September 14, 2005
Opening Vs Openness
Prasad started the session with Ganesha Pancharatnam (a prayer to Lord Ganesha).
After the session, I looked up the English translation of the prayer and felt that it does not capture the devotional quality of the prayer. I then remembered what Prasad once said about prayers. He said that the content of the prayer is not as important as the state of the mind, or even better, the state of being with which the prayer is done. Yet, I couldn�t help but feel that there is something in the poetry and choice of words that helps the devotee slip into a state of devotion.
In the check in, I said that I am increasingly paying attention to the natural pace of any task that I take. Whenever I want to control the pace of the task, my quality decreases. But if I observe my engagement with a task, and if I am able to see its natural pace and work in that pace, it helps me maintain peace and spend energy where required.
I also said that before beginning my daily meditation, I am trying not to tell myself that I am going to sit for an hour. Setting a time limit seems to put meditation in the domain of doing than in the domain of being. So I decided to tell myself that I am going to meditate �now� and then hope that I continue to be in the now.
Prasad said that the state of being of a person is outside of time. Hence, the pace of any task need not affect one�s peace. Only when a person identifies oneself as the doer, then the time dimension comes into play. Only then, expectations like �I want this result, I wish I could do this faster, I hope this is not too difficult� becomes important. If one can be in the now and not identify oneself with the doer, then the now does not become past but it perpetuates and expands.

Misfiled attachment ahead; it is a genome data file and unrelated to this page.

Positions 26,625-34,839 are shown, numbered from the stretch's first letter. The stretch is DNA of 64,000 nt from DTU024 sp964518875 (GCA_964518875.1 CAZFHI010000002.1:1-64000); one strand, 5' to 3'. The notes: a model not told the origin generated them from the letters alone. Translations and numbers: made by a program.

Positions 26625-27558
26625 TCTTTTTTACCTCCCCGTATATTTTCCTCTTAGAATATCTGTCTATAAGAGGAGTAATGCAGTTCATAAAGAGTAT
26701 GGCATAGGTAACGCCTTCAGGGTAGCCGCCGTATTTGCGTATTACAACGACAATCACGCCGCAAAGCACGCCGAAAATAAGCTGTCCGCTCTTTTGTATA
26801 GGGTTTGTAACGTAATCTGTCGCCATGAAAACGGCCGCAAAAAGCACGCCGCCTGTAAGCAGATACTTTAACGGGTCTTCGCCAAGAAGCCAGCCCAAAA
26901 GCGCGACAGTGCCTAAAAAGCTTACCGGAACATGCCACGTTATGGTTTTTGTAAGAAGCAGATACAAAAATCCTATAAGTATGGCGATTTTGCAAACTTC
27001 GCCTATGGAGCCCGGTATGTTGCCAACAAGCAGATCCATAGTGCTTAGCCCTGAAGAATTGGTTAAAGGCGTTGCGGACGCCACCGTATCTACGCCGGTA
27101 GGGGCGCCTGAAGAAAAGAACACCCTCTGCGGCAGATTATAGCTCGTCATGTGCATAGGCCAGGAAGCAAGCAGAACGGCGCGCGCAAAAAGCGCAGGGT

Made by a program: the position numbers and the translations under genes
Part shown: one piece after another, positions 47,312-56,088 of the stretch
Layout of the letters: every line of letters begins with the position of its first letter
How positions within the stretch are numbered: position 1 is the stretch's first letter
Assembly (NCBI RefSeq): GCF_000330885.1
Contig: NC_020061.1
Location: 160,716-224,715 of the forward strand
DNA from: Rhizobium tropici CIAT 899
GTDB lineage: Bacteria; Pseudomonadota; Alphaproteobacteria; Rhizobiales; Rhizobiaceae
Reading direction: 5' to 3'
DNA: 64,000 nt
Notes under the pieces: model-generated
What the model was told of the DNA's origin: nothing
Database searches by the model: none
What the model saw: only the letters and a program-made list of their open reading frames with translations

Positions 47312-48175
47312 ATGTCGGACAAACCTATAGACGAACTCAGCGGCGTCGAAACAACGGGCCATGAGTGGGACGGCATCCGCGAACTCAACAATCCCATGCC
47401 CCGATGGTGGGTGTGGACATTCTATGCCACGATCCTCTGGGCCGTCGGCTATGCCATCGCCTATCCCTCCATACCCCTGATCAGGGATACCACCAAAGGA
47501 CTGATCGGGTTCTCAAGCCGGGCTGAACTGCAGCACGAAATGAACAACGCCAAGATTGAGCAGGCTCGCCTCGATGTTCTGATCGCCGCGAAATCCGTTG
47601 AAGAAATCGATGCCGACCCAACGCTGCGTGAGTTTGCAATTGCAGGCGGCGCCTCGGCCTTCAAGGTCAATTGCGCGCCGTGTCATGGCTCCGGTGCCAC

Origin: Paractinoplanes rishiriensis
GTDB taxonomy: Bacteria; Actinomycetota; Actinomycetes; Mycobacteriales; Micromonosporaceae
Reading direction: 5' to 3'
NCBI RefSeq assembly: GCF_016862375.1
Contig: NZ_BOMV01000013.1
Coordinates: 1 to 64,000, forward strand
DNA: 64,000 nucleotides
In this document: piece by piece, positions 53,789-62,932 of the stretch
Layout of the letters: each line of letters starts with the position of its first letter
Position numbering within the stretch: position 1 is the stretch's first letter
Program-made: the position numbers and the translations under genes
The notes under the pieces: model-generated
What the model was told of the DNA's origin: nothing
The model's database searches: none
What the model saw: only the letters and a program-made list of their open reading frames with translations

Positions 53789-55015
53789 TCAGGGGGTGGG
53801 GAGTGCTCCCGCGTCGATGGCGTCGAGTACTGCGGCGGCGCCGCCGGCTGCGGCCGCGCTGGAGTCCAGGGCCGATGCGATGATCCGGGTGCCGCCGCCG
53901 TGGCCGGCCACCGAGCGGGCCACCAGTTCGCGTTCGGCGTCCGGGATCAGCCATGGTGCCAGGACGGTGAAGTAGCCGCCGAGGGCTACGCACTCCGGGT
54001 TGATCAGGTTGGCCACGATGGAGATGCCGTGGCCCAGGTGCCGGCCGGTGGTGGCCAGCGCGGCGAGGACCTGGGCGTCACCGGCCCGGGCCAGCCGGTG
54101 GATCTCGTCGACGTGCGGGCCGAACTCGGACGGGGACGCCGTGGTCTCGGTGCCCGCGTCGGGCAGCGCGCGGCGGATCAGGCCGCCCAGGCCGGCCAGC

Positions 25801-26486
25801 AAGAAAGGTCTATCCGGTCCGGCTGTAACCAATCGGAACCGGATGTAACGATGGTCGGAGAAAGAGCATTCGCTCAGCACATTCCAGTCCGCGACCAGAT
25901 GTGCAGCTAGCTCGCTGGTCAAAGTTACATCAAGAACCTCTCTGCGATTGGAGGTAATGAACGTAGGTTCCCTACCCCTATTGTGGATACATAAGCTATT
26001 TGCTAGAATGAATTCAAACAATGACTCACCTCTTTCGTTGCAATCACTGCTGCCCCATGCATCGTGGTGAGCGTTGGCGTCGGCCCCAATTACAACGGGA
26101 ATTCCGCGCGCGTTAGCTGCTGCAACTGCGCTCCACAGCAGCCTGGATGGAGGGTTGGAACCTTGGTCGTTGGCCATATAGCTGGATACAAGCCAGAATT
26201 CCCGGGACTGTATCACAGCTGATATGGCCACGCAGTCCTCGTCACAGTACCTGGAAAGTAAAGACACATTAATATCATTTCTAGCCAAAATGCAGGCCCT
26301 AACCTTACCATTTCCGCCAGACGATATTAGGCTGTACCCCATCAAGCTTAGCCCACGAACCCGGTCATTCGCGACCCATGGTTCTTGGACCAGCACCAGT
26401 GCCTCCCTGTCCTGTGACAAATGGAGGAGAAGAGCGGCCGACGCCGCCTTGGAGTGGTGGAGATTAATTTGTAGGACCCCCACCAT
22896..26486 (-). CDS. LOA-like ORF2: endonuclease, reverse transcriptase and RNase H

The next question that came up was that if one person is in the state of being and another person is not, does that create conflict? Since the state of being is a state of complete openness without any agenda, could a person in that state be taken advantage of? How can one �be� in relationship?
Prasad and Dinesh offered a few thoughts:
What creates conflicts stems from fear or attachment. It is when we are afraid or we are attached we feel that there is no choice but to think and act in a certain way. In a state of complete openness, even if someone is trying to take advantage of the openness, there is still a chance for a win-win engagement.
Fear again came up in the dialogue. Prasad then talked about Abhaya � fearlessness. Abhaya is not lack of fear but in spite of the presence of fear, being able to not react, if necessary take refuge in the divine and hence be fearless in thought and action.
The main insight for me of this session was that openness is not a factor that one deliberately introduces in a situation (let me see what this person has to say�). Such a factor is more an opening than openness. Openness is a state of being without intentions. It is the difference between having the door to one�s home open and stepping outside the home into the Open.
Posted by Ragu at September 14, 2005 03:54 PM
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